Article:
Objective: To detect the frequency and the predictive factors of low bone mineral density in inflammatory bowel disease (IBD) patients, so as to optimize bone mineral density (BMD) monitoring and treatment for those at risk.
Subjects and methods: Thirty Asian patients were included in this study and were divided into 18 patients with ulcerative colitis (UC), and 12 patients with Crohn's disease (CD). All patients were diagnosed by colonoscopy and histopathological biopsy and were subjected to routine laboratory investigations in addition to 25 hydroxy vitamin D levels as well as serum calcium, phosphorus and alkaline phosphatise. BMD was measured by using dual-energy X-ray absorptiometry (DEXA) scan at lumbar spine and femoral neck; predictive factors for BMD were analyzed by group comparison and step-wise regression analysis.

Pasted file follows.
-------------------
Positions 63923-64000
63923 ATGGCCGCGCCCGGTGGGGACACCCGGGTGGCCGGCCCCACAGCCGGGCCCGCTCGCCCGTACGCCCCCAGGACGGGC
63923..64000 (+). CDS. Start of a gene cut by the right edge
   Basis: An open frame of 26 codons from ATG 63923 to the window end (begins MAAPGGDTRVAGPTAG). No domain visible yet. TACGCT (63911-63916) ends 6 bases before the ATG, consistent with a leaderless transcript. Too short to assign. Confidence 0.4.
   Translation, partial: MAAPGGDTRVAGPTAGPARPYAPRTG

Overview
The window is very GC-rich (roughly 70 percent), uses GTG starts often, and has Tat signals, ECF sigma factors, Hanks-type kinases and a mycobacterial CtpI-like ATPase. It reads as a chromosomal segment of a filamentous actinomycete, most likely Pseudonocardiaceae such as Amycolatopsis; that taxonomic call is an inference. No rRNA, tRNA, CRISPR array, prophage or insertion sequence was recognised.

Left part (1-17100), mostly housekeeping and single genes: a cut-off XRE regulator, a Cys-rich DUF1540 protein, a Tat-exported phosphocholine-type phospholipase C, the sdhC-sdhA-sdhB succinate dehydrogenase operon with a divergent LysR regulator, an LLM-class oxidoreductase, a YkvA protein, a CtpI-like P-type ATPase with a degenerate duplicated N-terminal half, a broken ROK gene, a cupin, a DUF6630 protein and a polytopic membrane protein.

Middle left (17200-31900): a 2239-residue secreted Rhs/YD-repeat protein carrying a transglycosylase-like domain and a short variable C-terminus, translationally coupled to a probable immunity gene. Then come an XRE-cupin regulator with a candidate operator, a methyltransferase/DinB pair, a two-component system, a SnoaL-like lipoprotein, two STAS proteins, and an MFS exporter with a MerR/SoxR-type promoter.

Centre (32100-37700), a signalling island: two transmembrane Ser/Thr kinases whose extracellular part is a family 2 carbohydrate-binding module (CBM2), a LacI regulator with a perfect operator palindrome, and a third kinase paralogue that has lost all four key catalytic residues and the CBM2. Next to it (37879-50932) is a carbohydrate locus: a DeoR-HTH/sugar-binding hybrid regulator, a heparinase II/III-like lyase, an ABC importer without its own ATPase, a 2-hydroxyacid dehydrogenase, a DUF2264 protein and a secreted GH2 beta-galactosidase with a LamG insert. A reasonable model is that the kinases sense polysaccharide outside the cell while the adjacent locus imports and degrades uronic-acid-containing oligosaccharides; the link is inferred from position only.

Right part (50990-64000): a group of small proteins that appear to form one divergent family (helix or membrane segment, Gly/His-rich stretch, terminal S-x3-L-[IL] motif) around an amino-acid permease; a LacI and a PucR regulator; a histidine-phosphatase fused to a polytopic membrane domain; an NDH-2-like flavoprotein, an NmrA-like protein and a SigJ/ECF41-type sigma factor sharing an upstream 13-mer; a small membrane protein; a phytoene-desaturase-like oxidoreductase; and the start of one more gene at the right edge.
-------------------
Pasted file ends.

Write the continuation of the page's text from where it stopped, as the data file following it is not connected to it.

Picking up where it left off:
Results: There was increased frequency of osteoporosis and osteopenia involving the lumbar spine in patients with IBD being more common among CD patients than in the UC group. Positive correlations were found between low BMD measurements and vitamin D levels, body mass index (BMI) (P < 0.001) as well as steroid cumulative dose and duration of therapy (P < 0.001); stepwise regression analysis showed that CD and vitamin D deficiency are predictive factors for both osteoporosis and osteopenia (P = 0.024, P = 0.027, respectively).
Conclusion: Low BMD was found to be more frequent among patients with CD than UC; in addition CD and vitamin D deficiency act as predictive factors for low BMD. We recommend that calcium and vitamin D should be given to all IBD patients; in addition, bisphosphonate administration should be put into consideration.